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"I keep hearing about people who are good at math and music. But that seems so strange -- music is so artistic and flowery, while math is so technical and straightforward. How could either have anything in common with the other?" ~ Laura from Maine
Hi Laura, thanks for thre great question. I wish I could give you a solid scientific answer to this question, but the inner workings of the brain definitely are not in my field of study. Instead, I can give you some observations about both math and music, based on my own experiences as a mathematician and a musician.
First, I can confirm that what you said is typical in my experience - it is very common for people who are good at music to also be good at math (and vice-versa). Obviously, that's not a 100% rule (probably not even close!) but it is common enough that my high school math teacher used to refer to his best students as his "M & M students." Not because they liked chocolate in a candy shell, but because they excelled in both Math & Music.
So what's the connection? I'm going to suggest three connections: patterns, precision, and creativity.
Patterns in Music
Music is filled with patterns. That can be seen in the simplest of ways: a couple days ago I sat down with my five-year-old son and taught him a little bit about the piano. I showed him how to find the note C by looking for patterns. There are sets of three black keys, and there are sets of two black keys. C is any white key that comes right before a set of two black keys. From there, he could find any C on the keyboard. I showed him that the note names go from A to G, and then start over at A. From there, he could start at the low end of the keyboard and name every single white key on the piano. Patterns.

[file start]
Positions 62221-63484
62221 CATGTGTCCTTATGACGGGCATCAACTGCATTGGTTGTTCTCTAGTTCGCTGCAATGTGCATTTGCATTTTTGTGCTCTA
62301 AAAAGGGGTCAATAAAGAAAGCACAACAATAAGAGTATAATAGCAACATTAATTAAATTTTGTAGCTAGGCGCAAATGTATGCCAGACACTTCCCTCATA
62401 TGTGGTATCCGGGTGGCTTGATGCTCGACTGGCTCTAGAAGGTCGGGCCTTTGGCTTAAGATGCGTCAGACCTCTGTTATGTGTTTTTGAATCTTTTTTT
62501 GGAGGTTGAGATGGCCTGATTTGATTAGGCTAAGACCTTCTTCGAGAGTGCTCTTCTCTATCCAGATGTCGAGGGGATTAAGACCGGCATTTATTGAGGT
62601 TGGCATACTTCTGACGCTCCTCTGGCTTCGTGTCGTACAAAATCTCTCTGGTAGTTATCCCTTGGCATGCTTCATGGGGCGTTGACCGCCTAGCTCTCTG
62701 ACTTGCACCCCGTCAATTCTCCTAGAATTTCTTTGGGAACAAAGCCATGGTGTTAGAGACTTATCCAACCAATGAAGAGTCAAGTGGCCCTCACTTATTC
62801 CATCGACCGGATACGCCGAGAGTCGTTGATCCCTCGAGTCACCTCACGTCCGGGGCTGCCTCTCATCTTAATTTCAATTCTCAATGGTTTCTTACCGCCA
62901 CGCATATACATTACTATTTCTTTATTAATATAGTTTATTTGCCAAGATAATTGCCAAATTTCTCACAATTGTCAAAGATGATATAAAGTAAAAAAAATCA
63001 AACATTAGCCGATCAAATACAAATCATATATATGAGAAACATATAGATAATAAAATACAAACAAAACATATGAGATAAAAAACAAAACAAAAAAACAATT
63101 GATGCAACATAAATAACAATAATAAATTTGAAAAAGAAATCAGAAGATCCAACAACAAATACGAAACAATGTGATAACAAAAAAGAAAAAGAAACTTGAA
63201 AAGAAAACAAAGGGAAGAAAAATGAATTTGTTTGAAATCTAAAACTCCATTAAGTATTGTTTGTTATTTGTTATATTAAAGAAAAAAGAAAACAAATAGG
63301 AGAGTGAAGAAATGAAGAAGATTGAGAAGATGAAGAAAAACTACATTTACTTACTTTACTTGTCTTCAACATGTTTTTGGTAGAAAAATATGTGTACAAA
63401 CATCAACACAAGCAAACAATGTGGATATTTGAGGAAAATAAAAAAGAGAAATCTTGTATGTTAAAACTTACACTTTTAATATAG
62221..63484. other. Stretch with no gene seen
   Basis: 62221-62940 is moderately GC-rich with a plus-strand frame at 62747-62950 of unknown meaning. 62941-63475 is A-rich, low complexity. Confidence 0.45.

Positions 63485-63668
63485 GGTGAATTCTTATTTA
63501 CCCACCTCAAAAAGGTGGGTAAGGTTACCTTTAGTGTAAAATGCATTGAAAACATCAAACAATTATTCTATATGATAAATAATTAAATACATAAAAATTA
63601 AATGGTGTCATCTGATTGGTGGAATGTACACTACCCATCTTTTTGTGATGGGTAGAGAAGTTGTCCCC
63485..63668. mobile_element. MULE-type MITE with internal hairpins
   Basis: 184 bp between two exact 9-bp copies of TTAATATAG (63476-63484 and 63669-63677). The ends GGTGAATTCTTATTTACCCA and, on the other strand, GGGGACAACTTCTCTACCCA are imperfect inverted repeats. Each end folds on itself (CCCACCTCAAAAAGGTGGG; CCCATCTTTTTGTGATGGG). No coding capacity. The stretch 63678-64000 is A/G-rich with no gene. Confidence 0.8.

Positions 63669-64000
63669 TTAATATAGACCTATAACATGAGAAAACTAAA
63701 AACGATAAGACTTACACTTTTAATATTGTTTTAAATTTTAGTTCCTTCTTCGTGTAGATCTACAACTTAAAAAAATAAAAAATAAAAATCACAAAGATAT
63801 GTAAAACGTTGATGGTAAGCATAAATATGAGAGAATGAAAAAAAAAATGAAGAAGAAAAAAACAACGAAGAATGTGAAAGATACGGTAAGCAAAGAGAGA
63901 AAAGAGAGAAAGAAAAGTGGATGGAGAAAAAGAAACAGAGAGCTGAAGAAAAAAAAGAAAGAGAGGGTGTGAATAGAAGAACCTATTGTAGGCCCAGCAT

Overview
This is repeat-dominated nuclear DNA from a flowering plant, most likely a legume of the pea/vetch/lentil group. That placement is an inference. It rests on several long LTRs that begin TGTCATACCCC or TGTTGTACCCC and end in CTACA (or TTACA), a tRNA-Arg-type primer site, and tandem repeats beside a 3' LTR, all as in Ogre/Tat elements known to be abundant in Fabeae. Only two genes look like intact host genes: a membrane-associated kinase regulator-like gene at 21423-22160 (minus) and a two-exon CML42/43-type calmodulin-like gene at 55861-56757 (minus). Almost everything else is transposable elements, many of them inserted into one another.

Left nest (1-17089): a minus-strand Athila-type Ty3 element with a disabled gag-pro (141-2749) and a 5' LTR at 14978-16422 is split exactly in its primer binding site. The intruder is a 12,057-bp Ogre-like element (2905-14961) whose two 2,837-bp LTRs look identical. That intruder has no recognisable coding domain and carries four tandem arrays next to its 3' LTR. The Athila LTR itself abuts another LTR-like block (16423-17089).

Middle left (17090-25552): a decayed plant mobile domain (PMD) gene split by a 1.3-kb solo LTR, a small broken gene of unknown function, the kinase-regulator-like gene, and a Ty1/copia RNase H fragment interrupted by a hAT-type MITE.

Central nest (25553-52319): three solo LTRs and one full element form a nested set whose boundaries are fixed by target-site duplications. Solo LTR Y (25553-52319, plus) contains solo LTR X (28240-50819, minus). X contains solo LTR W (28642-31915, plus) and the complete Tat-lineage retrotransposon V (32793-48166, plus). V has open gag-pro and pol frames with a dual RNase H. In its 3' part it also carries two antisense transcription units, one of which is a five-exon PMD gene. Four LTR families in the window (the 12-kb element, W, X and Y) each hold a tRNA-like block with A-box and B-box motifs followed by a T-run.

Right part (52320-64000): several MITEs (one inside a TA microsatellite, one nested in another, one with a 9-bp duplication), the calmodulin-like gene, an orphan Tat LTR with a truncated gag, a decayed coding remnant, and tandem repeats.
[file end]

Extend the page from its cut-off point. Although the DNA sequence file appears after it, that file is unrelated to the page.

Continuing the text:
Eventually he will discover that there are certain intervals (major thirds, minor thirds, etc) that sound really nice together, and others that don't sound quite as nice. He'll discover that those intervals can be shifted up and down the keyboard by octaves, and then he'll discover that they can be shifted by other amounts, and the sound is just as nice.
Musical compositions are also filled wtih patterns. Just listen to Vivaldi's Four Seasons, and you'll hear the same "figure" repeated throughout a movement. Starting on one note, and then on another note, then with some variations to the pattern, but always with a pattern that your ear catches and hangs on to. Some of the most memorable classical compositions are the ones that have memorable patterns that appear over and over (think of "dum-dum-dum-DUM" in Beethoven's fifth symphony, or the themes of Rossini's "The Barber of Seville" and "William Tell Overture" - and if you're not familiar with those two compositions, think of Bugs Bunny as a barber, or the Lone Ranger).
Patterns crop up in more modern music as well - the pattern of verse-chorus-verse-chorus-bridge-chorus is one that gets repeated over and over again in popular music. Your brain processes those patterns even if you're not consciously aware of them.
As an added bonus: most of the patterns we notice in music have a mathematical reason why they exist. For example, an octave is an interval that sounds good because the frequencies of the notes are in a ratio of 1:2.
Patterns in Math
I'm not sure I even need to say that math is filled with patterns. It seems intuitively obvious. But let's consider just a couple things. First, I remember how fascinated I was when I first discovered the nine-times-table:
9 x 2 = 18
9 x 3 = 27
9 x 4 = 36
9 x 5 = 45...
...and so on. As the tens place increases by one, the ones place decreases by one, and in each case, the sum of the digits is 9. What a fascinating pattern.
Fibonacci was famous for discovering patterns, and exploring how they related to the natural world around us - for more on Fibonacci, you might want to consider this book, reviewed here by Book Scrounger: Blockhead: The Life of Fibonacci.
A couple days ago my son went for his yearly checkup, and his doctor commented that math learning at his age is all about finding patterns.
People who like looking for patterns will naturally be drawn to either math or music, or both.
Precision in Music